Job interview preparation advice.
Uncommon tips from Experts that worked for others!
In this article, we invited top professionals from WikiExpert to share job interview tips and how to prepare for it. We also list some of the articles that others like you found helpful. Read them and help others too by marking what you've found helpful.
So, you've done an amazing job with your resume and now you've reached the next step, the job interview. This is probably the most difficult part of securing a job.
Like most, you've probably heard all of the most common interview tips. Here, we want to cover advice from professionals who know the best practices when it comes to preparing for a job interview.
Here are 9 steps to nail your job interview. Read this article by Cindy Makita, Online Career Coach.
Uncommon job interview advice by Experts
Louise Jenner shares her top interview tips about several factors including bringing up real-life examples during the interview and how to add a little humor at the end of it.
Prepare for online (zoom) interviews by considering your backdrop and lighting. Ensure that your interviewer can see your face clearly and that your camera is at eye level. Having the interviewer looking up your nose is not the way to create a great first impression!
When answering a question use specific, real-life, examples wherever possible. There is a world of difference between knowing the theory of what should be done in a situation and being able to do it. Your interviewer is looking for evidence that you can do it!
At the end of the interview, try to leave the interviewer in no doubt that you want the job. There are a number of ways to do this but a cheeky “When do I start?” with a twinkle in your eye can have the desired effect!
Alternatively, you could say: “Thank you for seeing me today. I’ve really enjoyed meeting you and I would love to become part of your team.”
Here are top 2 interview tips. Written by Louise Jenner, Online Career Coach.
Mary Whitaker explains how to craft examples and stories and even gives the formula for it. She also talks about how you should reread the job posting before your interview.
Congratulations, you have been invited to an interview. So how do you ace it to get the job offer? First, it is critical for you to be yourself and honest in your answers.
Second, and most importantly ask yourself, what are the 3 most important skills I need to do this job? Once you have identified the essential skills not just the hard skills be prepared to showcase how you have demonstrated these skills for the interviewer.
Third. You need to relate your experiences to the job. This is where storytelling is so critical in your answers. If you have no experience in a work environment, think in terms of how you would respond to the situation by incorporating what you learned from your recent courses.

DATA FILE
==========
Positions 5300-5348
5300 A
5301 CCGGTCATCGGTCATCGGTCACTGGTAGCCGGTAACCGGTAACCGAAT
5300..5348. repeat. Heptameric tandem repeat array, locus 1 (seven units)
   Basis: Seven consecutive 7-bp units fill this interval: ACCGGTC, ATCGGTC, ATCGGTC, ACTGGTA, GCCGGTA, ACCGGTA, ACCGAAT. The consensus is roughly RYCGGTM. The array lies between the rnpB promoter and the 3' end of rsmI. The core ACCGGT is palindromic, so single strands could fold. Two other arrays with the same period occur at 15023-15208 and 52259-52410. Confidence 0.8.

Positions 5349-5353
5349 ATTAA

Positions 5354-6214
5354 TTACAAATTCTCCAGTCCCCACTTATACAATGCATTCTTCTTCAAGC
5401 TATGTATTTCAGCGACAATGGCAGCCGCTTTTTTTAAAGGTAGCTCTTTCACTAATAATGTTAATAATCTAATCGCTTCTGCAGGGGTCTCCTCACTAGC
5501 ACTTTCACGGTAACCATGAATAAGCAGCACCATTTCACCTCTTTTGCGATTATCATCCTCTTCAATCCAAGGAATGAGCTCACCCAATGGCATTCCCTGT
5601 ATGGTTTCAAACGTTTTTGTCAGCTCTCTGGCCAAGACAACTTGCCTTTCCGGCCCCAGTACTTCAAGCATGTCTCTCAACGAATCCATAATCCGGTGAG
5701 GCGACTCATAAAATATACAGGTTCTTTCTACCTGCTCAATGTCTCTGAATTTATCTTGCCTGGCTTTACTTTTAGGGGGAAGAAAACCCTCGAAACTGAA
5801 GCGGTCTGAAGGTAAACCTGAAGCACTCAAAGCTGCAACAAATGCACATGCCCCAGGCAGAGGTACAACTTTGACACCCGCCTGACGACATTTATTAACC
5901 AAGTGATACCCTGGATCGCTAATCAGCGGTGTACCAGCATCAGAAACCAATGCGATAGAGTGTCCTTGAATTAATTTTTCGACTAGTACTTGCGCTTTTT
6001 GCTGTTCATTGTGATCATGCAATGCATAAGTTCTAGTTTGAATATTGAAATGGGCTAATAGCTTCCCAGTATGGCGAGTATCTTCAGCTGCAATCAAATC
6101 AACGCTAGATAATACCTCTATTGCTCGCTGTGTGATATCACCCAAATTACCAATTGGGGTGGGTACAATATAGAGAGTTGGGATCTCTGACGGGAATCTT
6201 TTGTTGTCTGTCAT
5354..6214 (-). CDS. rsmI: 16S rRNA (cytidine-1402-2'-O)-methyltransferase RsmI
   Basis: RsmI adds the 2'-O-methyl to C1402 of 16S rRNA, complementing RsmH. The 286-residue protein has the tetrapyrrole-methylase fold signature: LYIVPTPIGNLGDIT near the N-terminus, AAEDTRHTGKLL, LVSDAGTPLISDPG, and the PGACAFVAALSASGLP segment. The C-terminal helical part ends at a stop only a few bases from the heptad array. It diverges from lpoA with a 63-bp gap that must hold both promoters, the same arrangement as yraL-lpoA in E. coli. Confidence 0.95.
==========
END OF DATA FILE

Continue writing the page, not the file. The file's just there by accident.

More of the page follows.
Before you go to the interview, reread the job posting and for each point ask yourself to tell a time when you did what they are asking in the job posting.
Craft your stories and examples to be realistic and time-sensitive, meaning you must be concrete in your stories and a formula and the one I use is CARE – Challenge, Action, Result, Evaluation.
Above all practice, practice and practice your answers with a Career Coach who can give you constructive feedback on improving your answers.
Remember the purpose of an interview is to tell the interviewer how you do the job. The underlying reason why people will hire you is they want to work with you because they like you. So ask yourself, why would I (the interviewer) want to work with you?
Maniyadeth Narayanan discusses how to address questions that could potentially be asked along with some tips on how to do some research while preparing for the interview.
Mind the job description resume gaps
I advise my clients who are preparing for job interviews to glean the JD (Job Description) and their resume and list any skills or experience stated in the JD that they may not be having. Prepare for the interview on how to address any questions that might be asked about these JD-Resume gaps.
Know the needs of the company
Job seekers typically focus on the job requirements as specified in the JD. They are well-advised to do some research on the company they are interviewing with and identify how their experience and expertise can meet the needs of the company. Some examples are "increased productivity”, “reduced costs”, “increased customer satisfaction/retention”, “solutions to specific problems” etc.
All the best with your next job interview! Remember, you are one step closer to securing the job so put your best foot forward. It's understandable to be nervous before the interview. If you need help with preparing for it, you can read articles written by professionals on WikiExpert and even follow this topic to stay updated on the latest.
If you'd prefer to have an Expert to help you prepare and show you the best practices on how to ace an interview. You can book a session with one of our Online Career Coaches.
Special thanks to:
Read this article by Cindy Makita, Online Career Coach to see how to research a company before an interview.